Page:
Wednesday, December 22, 2010

Happy Holidays from IO Practiceware

Happy Holidays

Wishing you and your families a wonderful holiday season
and a prosperous New Year.


The IO Practiceware Team

Friday, February 5, 2010

CCHIT Update: What is "Meaningful Use" and "How Useful is CCHIT certification"?

So, we've been getting a lot of questions regarding CCHIT and our role in helping our clients when it comes to qualifying for and receiving the incentive payments.

The answer is "Yes", we will be applying for certification on February 12th (the day the window opens) for certification under the ARRA rules issued on December 30, 2009. CCHIT has said that that is the first day they will be accepting applications. We do not know how fast they will process them. However, we expect to be certified in the next 6 months. Any previous certifications are no longer valid, as far as, the incentive plan is concerned. So, every vendor has to get this certification.
We will also help our clients in anyway we can. Although, it is not entirely clear how much help you'll need. Take a look at the articles below. They answer, in great detail, what meaningful use will mean for doctors and address the issue of CCHIT certification as a useful tool for choosing the right EMR.

Updates on Meaningful Use

Should CCHIT Influence Your EMR Selection

Hope you find these resources helpful!

- KH

Monday, January 18, 2010

January Newsletter: Buying the right EMR

In case you did not get the email version, here is the January newsletter in full. Hopefully, it will help you in avoiding some of the common pitfalls we've seen when people are choosing an EMR.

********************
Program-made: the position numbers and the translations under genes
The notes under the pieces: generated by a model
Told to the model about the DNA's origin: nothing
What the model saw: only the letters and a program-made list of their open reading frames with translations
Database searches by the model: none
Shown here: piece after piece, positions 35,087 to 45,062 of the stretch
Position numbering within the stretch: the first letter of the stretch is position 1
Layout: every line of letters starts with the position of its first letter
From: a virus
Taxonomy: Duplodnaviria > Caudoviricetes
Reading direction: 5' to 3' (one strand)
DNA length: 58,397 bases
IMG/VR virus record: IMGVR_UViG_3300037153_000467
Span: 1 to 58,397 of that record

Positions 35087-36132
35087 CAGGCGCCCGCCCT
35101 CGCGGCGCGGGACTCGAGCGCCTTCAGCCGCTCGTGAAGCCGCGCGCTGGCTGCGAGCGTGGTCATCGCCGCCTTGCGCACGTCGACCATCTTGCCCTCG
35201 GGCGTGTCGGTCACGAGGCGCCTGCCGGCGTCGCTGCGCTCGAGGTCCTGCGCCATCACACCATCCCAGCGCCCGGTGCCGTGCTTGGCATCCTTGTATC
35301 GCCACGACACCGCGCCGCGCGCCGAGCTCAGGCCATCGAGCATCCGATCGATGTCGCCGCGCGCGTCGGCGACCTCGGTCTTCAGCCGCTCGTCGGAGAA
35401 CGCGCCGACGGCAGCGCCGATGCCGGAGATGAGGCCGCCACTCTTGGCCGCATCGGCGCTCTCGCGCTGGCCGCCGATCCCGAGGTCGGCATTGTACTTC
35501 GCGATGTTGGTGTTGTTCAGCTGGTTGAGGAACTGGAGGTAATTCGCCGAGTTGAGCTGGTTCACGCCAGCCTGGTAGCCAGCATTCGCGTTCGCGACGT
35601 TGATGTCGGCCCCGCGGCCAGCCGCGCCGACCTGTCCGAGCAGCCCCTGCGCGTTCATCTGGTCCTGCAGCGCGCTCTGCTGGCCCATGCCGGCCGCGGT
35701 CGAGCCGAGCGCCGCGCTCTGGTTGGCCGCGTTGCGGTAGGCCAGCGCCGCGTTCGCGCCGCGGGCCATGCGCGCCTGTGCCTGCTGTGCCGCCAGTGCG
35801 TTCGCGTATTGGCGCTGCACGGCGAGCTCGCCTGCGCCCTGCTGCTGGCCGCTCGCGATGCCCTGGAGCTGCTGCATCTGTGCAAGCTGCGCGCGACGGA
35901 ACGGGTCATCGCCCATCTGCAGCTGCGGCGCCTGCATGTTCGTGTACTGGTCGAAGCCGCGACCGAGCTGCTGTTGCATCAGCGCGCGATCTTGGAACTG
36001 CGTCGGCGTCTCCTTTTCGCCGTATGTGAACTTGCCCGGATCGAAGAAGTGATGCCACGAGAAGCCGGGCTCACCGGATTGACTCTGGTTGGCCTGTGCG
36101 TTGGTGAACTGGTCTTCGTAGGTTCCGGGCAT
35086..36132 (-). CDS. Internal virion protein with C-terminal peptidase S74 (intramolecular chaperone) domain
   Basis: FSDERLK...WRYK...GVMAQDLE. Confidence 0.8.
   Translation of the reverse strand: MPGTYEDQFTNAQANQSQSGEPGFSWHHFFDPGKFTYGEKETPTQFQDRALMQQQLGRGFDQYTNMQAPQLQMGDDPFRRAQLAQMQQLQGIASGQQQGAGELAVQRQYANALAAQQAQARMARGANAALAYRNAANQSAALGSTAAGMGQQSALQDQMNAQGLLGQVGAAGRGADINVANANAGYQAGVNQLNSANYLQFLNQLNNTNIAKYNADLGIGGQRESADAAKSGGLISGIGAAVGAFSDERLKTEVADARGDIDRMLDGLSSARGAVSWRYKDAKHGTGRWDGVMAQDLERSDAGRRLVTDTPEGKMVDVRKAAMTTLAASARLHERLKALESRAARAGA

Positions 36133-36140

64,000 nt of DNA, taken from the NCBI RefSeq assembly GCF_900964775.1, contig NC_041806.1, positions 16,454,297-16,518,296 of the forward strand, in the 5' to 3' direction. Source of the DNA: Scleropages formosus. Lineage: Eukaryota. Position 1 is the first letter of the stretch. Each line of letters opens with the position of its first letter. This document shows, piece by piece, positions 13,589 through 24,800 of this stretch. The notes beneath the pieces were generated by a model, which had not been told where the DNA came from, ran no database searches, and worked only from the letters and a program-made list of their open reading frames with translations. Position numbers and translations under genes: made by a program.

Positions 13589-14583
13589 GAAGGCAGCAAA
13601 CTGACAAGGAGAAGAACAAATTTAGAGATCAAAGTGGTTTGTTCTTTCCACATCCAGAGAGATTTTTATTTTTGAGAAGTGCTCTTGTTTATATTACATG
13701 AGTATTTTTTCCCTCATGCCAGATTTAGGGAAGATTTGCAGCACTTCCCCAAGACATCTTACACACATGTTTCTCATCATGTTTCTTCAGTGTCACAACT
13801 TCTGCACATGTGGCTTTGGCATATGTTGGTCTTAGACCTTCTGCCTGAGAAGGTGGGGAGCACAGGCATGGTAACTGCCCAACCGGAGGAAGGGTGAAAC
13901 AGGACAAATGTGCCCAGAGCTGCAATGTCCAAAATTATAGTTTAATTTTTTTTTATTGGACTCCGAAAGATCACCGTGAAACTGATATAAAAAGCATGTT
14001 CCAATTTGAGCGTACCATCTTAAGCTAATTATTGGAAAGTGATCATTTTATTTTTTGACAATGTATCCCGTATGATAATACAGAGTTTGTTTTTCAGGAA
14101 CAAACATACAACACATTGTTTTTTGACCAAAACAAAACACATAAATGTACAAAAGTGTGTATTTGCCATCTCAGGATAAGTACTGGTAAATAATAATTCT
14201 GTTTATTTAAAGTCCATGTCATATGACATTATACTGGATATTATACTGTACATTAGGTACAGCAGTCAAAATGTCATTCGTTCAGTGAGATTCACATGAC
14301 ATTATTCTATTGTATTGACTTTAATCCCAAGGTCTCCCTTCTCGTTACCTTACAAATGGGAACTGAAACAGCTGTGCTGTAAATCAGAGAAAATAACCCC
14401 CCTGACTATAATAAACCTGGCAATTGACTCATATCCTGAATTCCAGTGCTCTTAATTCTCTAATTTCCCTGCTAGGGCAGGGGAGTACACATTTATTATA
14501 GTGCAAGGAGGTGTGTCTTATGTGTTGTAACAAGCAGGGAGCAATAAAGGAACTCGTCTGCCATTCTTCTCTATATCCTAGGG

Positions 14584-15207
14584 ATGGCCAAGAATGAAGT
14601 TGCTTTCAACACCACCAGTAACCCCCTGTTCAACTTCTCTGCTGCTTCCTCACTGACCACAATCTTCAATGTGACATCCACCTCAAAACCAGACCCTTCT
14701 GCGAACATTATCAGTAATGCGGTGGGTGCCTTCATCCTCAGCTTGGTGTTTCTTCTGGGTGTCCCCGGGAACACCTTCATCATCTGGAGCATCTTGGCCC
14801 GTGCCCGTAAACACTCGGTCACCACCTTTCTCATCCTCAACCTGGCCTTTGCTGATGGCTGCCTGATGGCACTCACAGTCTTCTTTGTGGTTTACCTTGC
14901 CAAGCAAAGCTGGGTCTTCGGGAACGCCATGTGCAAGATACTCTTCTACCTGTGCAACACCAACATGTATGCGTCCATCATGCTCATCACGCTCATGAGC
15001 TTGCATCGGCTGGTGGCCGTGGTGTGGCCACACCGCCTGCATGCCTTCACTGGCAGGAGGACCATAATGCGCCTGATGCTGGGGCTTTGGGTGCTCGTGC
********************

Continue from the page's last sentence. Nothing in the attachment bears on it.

I'm the first one to admit I'm easily lured in by clever marketing and fancy labels when I'm shopping for food, shampoo, ... ok, everything! BUT, you have to know when to be more fastidious and read the labels. This is one of those times. Focus on whats most important and all the rest will fall into place.

- KH


Several recent surveys (most notably by KLAS) have noted a drop in customer satisfaction with the EMR software purchased. While those surveys don’t offer opinions about why there is increasing dissatisfaction among EMR users, I have a theory. I believe that new buyers are not selecting the best system for their practices. Instead, they are being distracted from the most important criteria. Here are some points to consider when you are deciding what EMR to buy:

1. Buying an EMR is not like buying a car.
EMR software is still a work in progress. All the cars on the market today will get you where you’re going. All cars have pretty much the same set of controls. If you know how to drive a car, you can expect to be able to succeed in driving any car you buy. They do come with different features. They come in different colors. There are varying degrees of comfort and service, but no matter which one you choose, you will not find yourself with a car that you can’t drive or that will double your commuting time.

At some point in the future, perhaps the same may be true of EMRs. However, it’s not true now. Eventually, most EMRs will probably be well made. Today, the quality and focus of EMRs varies greatly. There is no standard for usability. There is no standard for applicability to your practice. There is no standard for even basic functionality.

2. CCHIT certification is not a standard for usability or applicability to your needs.
IO Practiceware supports CCHIT certification.
Along with pretty much all of our competitors, we expect to achieve CCHIT 2011 ARRA certification in early 2010. We believe that CCHIT certification is a good first step in developing standards for EMRs – and it’s required for the $44,000 per doctor incentive payments that you’ll receive beginning next year.
However, CCHIT certification does not address usability. An EMR can get CCHIT certified and be absolutely useless in your practice. It can be much worse than useless – lengthening your exam room encounters and jeopardizing your reimbursements.